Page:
Dizziness and Mental Health: What is the Relationship?

Today we are going to discuss the interplay of dizziness and mental health. I frequently hear this question from my patients, their concerned friends or their family members:

“Does everyone who is suffering with dizziness have mental health issues such as anxiety or depression?”

The evidence-based answer is that it is currently estimated by researchers that about 40% of people who have dizziness and vertigo are also suffering with some kind of mental health issue, such as anxiety or depression.

In my practice, I find that the majority of patients who are suffering with dizziness and vertigo do also report some level of increased stress, nervousness, worry, hopelessness, frustration, despair or confusion regarding their condition. Occasionally, my patients even report panic attacks or PTSD-type symptoms due to severe vertigo attacks they have experienced.

Some of my patients have been diagnosed by a physician with an anxiety disorder, PTSD or depression, but many have no formal diagnosis of any mental health issue. My patients will often tell me if they have struggled with mental health issues before they experienced dizziness or only after the dizziness or vertigo started.

I think of the relationship between dizziness and mental health much like the classic chicken vs. the egg dilemna – which came first?

For example, it is sometimes difficult to determine:

  • Was the anxiety present first and then the experience of anxiety, panic attacks and/ or hyperventilation contributed to the symptoms of dizziness?
  • Was the dizziness and vertigo present first and then the dizziness and vertigo caused the anxiety? Or caused a worsening of pre-existing anxiety?
  • Is the presence of anxiety making the dizziness feel worse and last longer than it would otherwise? Therefore prolonging the recovery?


When I work with my patients, I always address both their dizziness and mental health. By going over all their symptoms, I get a better understanding of the patient’s dizziness and mental health relationship.

Regardless of which showed up first, I have found that both physical and mental health need to be addressed as part of a comprehensive treatment plan for the most complete recovery.

Unaddressed mental health issues can reduce the final level of recovery achievable in physical therapy.

For example, persistent anxiety can interfere with important brain recovery processes, such as central compensation and sensory integration, by keeping your body in a “fight or flight” state. Another example is that depression can reduce your ability to show up for therapy sessions and keep up with any home exercises prescribed by your physical therapist.

When I address both the physical causes of dizziness or vertigo, and the mental health conditions that I find in those who are suffering, the results are better and the healing is more deep and more complete. I have noticed this is especially true for those who have been suffering for a long time or have the most severe cases of dizziness or vertigo.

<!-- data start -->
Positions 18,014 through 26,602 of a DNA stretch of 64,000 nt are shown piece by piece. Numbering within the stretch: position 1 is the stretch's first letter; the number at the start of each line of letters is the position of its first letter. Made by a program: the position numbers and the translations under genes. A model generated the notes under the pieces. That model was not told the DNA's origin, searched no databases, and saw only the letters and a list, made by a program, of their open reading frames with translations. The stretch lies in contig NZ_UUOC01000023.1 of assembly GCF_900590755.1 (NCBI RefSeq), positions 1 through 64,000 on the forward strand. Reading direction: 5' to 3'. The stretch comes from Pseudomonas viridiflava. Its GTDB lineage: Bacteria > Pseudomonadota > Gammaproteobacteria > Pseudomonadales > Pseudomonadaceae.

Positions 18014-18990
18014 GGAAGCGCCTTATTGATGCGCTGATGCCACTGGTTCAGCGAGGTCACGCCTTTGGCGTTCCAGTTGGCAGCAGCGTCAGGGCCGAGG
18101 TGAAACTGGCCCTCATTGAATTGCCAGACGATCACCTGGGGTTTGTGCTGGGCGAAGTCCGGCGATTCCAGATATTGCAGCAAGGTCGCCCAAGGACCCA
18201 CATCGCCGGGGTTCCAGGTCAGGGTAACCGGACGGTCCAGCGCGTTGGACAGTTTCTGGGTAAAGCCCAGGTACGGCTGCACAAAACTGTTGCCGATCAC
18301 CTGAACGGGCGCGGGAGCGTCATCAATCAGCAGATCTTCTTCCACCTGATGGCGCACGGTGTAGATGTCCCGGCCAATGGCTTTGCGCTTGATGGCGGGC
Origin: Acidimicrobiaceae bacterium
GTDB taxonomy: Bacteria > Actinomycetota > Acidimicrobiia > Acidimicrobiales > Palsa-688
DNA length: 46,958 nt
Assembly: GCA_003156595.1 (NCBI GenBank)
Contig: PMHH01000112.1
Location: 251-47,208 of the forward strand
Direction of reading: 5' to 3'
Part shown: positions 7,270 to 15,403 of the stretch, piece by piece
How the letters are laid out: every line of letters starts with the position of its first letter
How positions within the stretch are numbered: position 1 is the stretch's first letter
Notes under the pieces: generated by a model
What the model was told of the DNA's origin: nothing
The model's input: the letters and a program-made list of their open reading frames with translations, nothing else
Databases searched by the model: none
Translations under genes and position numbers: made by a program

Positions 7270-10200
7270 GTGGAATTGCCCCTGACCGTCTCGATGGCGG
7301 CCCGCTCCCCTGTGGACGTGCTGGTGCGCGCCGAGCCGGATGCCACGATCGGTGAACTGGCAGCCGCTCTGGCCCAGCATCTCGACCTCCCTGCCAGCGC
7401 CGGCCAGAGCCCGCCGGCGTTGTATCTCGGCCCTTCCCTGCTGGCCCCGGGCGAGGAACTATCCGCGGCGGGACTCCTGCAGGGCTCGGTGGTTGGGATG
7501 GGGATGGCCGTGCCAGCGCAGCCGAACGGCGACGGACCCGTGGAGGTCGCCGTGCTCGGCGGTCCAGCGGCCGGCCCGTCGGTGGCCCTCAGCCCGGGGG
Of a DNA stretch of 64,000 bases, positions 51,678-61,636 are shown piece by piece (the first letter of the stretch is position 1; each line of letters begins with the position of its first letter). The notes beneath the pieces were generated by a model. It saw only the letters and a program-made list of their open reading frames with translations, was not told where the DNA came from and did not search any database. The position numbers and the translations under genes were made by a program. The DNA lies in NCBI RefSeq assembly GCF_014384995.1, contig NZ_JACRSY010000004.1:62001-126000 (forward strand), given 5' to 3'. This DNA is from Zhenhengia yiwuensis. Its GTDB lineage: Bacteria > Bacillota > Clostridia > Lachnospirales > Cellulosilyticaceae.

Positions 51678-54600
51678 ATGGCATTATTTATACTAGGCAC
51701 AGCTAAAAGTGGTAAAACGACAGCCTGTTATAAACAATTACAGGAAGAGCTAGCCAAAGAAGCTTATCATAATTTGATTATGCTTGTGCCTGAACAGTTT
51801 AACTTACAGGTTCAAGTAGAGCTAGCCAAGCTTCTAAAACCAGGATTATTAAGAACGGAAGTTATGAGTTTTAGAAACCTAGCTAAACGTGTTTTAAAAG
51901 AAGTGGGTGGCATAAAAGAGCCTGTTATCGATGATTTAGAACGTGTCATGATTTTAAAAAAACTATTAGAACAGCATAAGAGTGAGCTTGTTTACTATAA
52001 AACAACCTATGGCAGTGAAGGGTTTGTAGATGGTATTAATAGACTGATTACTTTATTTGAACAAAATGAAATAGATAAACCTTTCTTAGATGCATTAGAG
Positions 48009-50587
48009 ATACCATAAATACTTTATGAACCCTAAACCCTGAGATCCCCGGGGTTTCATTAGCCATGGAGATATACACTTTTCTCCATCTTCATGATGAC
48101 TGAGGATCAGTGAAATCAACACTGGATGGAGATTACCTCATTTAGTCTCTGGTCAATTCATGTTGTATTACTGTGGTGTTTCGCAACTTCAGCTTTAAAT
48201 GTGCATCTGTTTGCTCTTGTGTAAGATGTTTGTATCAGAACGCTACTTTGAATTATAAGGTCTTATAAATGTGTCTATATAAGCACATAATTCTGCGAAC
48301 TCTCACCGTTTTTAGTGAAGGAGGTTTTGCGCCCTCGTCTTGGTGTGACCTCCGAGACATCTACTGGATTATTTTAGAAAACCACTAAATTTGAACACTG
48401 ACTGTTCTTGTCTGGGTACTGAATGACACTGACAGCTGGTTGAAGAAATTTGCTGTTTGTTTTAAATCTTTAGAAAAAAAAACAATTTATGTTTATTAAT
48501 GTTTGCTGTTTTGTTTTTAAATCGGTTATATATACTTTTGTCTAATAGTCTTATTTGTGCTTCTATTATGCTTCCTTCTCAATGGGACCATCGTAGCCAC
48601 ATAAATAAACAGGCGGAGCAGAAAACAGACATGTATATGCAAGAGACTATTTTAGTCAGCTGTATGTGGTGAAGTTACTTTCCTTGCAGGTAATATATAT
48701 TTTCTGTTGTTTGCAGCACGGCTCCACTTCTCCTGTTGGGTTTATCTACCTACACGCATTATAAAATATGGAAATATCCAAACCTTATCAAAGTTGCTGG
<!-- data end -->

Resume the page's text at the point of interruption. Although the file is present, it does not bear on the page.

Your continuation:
People may need mental health support by a trained professional, such as a psychologist, psychiatrist, or a marriage and family therapist to provide them with the counseling and support that they need as they are going through the vestibular rehab.

Specialized mental health support along with vestibular rehab often allows people to have the best possible recovery from their dizziness and mental health issues. A research article I recently reviewed stated a research finding that supported improved outcomes for vestibular rehab patients with anxiety who also sought out cognitive-behavioral therapy at the same time.

If you are someone who is suffering with anxiety or depression and you also have dizziness and vertigo, I highly recommend for you to seek out a vestibular specialist to evaluate the dizziness and vertigo at the Vestibular Disorders Association.

I also recommend that you consider seeking out professional mental health support if your symptoms of anxiety and depression are persistent, or impairing your ability to participate in therapy, take care of yourself and move forward with your recovery.

That combination of specialized care will allow you to have the best possible recovery from your symptoms and help you enjoy an improvement in your quality of life, even if you have issues with dizziness and mental health issues.

For more information on the relationship between anxiety and dizziness, check out this blog on our other vertigo resource website.

For some tips on managing anxiety symptoms, click here.


This blog is provided for informational and educational purposes only. The content and any comments by Dr. Kim Bell, DPT are not intended to be a substitute for professional medical advice, diagnosis, or treatment. Always seek the advice of your physician or other qualified health provider with any questions you may have regarding a medical condition. The details of any case mentioned in this post represent a typical patient that Dr. Bell might see and do not describe the circumstances of a specific individual.

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